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Homemade Pie Crust or Die Trying
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dexter riley



Joined: 08 Feb 2006
Posts: 2

PostPosted: Wed Feb 08, 2006 1:12 am    Post subject: Homemade Pie Crust or Die Trying Reply with quote

Hello, all! I have tried twice to make a homemade pie crust, but both times the results have been...suboptimal. I've tried the Good Eats butter crust recipe, and a different shortening recipe, but each one failed with the same result: a crumbly mess that falls apart when I attempt to roll it out. I think the problem is not adding enough water to the dough, but how much is enough? Damn it, Jim, I'm a molecular biologist, not a pastry chef...I need mililiters, not "It should hold together when compressed but remain relatively dry to the touch." Qualitative descriptions! They hurt my brain!

So, does anyone have any good protocols for making a flaky, tender pie crust from scratch? Or am I doomed to unroll the Pillsbury ones for all eternity?

Aaaaarrrggh,
Ed
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Guest





PostPosted: Wed Feb 08, 2006 9:38 pm    Post subject: homemade piecrust Reply with quote

Here is a recipe from Betty Crocker's Cookbook. I have used it many ti.mes and everyone raves about my crust.

Single crust pie (just double for a two crust recipe.

1/3 cup plus 1 tablespoon of shortening
1 cup of all purpose flour
1/2 teaspoon of salt
2 to 3 tablespoons of cold water

Cut shortening into flour and salt until particles are size of small peas. sprinkle in water, 1 tablespoon at a time, tossing with fork until all flour is moistened and pastry almost cleans side of bowl. small amounts of additional water can be added is necessary.
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dexter riley



Joined: 08 Feb 2006
Posts: 2

PostPosted: Thu Feb 09, 2006 2:48 am    Post subject: Reply with quote

Thank you! I'll give it a try!
-ed
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ktexp2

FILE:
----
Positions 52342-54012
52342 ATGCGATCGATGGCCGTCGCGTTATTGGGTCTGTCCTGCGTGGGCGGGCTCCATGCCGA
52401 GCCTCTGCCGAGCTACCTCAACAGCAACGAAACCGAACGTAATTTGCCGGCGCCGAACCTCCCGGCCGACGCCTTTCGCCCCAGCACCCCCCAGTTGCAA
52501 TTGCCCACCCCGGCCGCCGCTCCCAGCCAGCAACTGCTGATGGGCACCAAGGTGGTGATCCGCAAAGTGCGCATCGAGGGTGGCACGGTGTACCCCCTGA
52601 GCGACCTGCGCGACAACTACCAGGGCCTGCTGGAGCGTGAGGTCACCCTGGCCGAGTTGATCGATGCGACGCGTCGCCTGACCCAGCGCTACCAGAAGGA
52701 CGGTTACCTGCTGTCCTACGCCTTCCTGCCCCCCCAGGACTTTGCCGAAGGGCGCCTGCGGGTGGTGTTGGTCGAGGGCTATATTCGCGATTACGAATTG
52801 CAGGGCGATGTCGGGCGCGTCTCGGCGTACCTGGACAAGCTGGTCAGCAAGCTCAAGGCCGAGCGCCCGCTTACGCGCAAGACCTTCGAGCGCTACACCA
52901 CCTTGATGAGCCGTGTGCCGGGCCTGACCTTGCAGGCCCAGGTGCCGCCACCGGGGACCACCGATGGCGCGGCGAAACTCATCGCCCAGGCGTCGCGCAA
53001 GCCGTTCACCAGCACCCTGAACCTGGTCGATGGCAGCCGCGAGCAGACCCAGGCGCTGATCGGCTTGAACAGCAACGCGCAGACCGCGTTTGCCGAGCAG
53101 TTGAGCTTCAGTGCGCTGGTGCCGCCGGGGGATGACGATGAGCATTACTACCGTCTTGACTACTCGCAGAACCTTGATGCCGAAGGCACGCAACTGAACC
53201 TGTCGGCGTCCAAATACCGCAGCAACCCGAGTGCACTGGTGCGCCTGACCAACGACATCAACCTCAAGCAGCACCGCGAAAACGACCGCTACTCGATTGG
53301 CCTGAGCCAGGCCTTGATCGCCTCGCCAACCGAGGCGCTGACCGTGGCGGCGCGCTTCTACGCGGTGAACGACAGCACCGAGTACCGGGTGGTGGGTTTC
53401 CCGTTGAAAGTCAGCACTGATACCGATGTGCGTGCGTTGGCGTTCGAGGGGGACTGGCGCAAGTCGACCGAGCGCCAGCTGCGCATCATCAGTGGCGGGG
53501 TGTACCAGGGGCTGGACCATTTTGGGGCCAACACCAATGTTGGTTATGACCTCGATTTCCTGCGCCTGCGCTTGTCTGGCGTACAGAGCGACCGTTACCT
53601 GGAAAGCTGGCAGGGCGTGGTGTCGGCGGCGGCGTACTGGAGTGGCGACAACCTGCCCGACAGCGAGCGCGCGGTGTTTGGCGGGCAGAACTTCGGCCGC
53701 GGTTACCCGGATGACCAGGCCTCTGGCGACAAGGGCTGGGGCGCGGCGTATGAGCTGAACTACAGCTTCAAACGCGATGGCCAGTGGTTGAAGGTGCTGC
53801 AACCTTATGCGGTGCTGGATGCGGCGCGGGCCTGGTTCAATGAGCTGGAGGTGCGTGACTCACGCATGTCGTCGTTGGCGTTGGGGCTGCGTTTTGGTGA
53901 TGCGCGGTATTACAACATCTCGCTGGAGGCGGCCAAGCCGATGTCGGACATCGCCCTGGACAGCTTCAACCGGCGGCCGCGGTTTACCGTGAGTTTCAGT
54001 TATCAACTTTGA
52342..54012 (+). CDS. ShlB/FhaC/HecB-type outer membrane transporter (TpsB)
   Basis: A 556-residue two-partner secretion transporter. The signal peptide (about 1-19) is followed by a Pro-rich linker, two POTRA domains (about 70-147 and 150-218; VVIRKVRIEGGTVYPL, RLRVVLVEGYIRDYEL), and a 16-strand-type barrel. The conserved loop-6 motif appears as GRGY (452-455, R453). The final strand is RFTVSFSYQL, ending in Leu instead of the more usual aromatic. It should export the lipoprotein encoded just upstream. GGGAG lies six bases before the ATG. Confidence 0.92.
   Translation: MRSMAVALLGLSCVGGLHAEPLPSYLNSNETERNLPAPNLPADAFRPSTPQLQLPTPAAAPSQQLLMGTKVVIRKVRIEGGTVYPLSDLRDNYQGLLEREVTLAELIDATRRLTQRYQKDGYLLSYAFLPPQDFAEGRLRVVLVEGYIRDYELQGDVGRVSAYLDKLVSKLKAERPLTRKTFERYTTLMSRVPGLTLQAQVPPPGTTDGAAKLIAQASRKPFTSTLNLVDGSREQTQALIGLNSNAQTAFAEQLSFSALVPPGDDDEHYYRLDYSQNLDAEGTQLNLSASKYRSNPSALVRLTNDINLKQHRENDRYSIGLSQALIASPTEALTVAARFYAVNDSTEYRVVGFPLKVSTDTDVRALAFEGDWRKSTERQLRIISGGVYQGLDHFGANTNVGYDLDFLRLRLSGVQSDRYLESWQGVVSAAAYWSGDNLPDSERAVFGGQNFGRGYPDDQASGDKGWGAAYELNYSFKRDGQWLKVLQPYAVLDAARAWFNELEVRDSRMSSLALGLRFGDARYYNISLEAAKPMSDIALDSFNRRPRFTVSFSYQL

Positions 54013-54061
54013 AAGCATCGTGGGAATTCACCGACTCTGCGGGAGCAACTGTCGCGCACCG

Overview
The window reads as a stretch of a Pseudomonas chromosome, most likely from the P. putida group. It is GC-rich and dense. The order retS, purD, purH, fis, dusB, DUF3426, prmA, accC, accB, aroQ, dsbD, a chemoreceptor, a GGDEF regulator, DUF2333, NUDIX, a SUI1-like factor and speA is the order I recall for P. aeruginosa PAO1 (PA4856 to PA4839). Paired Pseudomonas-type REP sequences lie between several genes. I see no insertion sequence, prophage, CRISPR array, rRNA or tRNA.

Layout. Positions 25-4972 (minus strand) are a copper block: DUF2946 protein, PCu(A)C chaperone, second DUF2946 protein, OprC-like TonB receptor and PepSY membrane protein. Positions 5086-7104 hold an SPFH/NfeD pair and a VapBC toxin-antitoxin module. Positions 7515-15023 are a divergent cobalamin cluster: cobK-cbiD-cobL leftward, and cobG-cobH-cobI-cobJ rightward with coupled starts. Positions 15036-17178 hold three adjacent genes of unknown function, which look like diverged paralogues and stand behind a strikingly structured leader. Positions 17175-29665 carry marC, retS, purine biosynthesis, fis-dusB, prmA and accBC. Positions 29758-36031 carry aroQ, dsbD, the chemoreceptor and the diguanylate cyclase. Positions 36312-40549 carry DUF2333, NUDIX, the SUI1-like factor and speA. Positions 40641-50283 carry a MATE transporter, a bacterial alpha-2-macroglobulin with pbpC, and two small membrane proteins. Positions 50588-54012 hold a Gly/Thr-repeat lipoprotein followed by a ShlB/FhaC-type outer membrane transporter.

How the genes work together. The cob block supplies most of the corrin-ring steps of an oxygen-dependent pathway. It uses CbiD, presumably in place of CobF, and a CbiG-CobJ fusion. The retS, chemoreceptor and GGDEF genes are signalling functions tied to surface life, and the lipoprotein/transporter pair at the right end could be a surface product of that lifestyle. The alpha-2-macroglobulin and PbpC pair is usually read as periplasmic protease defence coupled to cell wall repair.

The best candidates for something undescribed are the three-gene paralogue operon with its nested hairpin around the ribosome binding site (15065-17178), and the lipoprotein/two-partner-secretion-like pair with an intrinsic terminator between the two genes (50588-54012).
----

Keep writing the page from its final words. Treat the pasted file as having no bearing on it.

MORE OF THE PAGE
Joined: 03 Nov 2005
Posts: 34

PostPosted: Fri Mar 03, 2006 1:32 am    Post subject: Reply with quote

I love butter crusts. The recipe above is fine, just use butter for something different. But it has to be cold and cut into small chucks, and the best way to mix is with your fingers gently squishing the butter into the flour. I start with water and butter first with a little bit of flour and keep adding flour until a soft dough forms a ball, then I add flour until it is smooth (not sticky) and able to be rolled out.
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Jörg



Joined: 31 Dec 2005
Posts: 51

PostPosted: Fri Mar 03, 2006 2:18 pm    Post subject: Reply with quote

ktexp2, that sounds like you're mixing the butter really thoroughly. That won't result in a flaky crust at all. That's sometimes fine, even prefered, but for most pies, a flaky crust is better. The flakiness comes from the fact the the butter isn't mixed in very well, so when it gets rolled out, there are basically a ton of layers of butter and flour.

If you want flaky crusts, you need those pieces of butter. Some chefs even leave pieces larger than peas. If you mix/cut until the pieces are tiny, you're not going to get a flaky crust.
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Michael Chu



Joined: 10 May 2005
Posts: 1631
Location: Austin, TX (USA)